According to the first estimate by the German agency for statistics, the recovery continued in the Q1 2010. The German economy grew by 0.2% QoQ. Compared with the Q1 2009, German GDP increased by 1.7%. The decomposition of the GDP numbers will only be published in two weeks but recent monthly data indicate that growth was driven by exports and investments, while private consumption remained a drag on growth. In addition, the numbers for the fourth quarter of 2009 were revised upwards. Instead of stagnating, the German economy also grew by 0.2% QoQ in Q4 2009.
The strong March figures came right in time to make an almost lost quarter look somewhat better. Looking ahead, the recent Spring revival bodes well for the second quarter. All indicators signal a strong rebound. Confidence indicators are back at their pre-crisis levels, order books are still growing, the labour market is further stabilising and parts of the government’s stimulus package are only currently finding their way into the economy.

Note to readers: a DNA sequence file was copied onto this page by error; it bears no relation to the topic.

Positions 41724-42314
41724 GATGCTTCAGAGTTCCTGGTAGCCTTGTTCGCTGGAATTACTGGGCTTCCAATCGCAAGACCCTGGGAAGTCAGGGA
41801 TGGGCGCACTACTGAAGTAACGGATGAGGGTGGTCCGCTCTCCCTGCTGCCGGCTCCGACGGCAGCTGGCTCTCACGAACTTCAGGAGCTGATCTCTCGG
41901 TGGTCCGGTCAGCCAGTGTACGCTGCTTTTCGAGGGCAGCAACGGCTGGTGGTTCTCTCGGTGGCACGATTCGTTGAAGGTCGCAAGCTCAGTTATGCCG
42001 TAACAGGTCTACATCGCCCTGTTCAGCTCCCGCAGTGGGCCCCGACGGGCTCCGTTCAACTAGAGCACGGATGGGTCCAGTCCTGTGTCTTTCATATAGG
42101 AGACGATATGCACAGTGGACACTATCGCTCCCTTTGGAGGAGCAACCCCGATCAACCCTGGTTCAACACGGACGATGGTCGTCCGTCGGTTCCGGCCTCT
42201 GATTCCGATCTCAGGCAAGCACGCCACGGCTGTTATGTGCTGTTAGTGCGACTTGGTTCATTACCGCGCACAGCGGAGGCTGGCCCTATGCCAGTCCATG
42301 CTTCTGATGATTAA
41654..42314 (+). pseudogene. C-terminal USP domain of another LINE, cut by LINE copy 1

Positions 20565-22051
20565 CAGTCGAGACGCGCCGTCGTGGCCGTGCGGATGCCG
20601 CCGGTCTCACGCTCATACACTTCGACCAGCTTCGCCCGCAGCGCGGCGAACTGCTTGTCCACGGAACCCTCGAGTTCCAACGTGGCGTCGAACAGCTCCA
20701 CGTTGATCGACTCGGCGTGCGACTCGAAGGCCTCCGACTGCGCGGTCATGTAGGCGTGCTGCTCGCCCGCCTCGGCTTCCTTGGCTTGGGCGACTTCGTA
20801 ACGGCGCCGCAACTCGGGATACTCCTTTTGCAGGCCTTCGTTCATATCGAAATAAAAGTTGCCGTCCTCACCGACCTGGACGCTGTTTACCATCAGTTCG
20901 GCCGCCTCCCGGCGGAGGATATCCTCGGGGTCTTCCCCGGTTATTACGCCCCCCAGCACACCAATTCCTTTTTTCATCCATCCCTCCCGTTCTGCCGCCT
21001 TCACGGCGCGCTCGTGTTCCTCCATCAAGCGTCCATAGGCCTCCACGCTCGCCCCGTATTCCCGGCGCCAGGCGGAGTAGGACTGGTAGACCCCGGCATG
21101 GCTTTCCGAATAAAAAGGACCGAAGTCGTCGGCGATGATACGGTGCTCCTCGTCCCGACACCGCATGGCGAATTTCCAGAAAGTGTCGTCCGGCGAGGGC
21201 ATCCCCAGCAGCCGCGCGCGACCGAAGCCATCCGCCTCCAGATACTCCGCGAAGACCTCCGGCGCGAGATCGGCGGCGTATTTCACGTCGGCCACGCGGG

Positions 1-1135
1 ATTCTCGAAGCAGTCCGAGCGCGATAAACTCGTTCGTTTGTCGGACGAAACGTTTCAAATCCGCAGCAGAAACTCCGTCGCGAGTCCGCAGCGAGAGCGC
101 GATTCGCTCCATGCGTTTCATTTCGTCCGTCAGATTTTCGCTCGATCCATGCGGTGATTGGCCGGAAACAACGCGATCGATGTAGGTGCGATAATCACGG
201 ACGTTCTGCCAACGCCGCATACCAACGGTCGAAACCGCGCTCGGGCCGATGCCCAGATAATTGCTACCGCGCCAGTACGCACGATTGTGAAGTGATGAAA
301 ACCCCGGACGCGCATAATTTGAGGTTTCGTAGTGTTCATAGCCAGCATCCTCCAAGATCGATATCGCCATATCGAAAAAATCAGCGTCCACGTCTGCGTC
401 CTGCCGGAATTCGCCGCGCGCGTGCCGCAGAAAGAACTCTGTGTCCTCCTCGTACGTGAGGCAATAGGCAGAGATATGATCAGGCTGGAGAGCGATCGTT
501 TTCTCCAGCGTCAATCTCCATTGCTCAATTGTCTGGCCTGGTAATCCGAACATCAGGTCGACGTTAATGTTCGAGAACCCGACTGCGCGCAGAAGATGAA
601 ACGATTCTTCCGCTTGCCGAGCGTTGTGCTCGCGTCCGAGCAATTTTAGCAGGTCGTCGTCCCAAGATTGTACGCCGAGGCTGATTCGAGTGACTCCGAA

If Sunday’s big bail-out package succeeds in calming markets and confidence, the short-term impact from the Eurozone’s fiscal crisis on the German economy should be limited and even positive. Lower bond yields and the weaker euro could benefit the German economy. However, fiscal consolidation in several Eurozone countries and ending stimulus packages should have a downward impact on growth in the second half of the year.
Today’s numbers show that the recovery is continuing, even with the harsh winter weather. Still, the numbers do not show the recovery’s true colours, neither will second quarter growth. The bumpy ride will continue and, at least in the coming months, it should be a nice ride.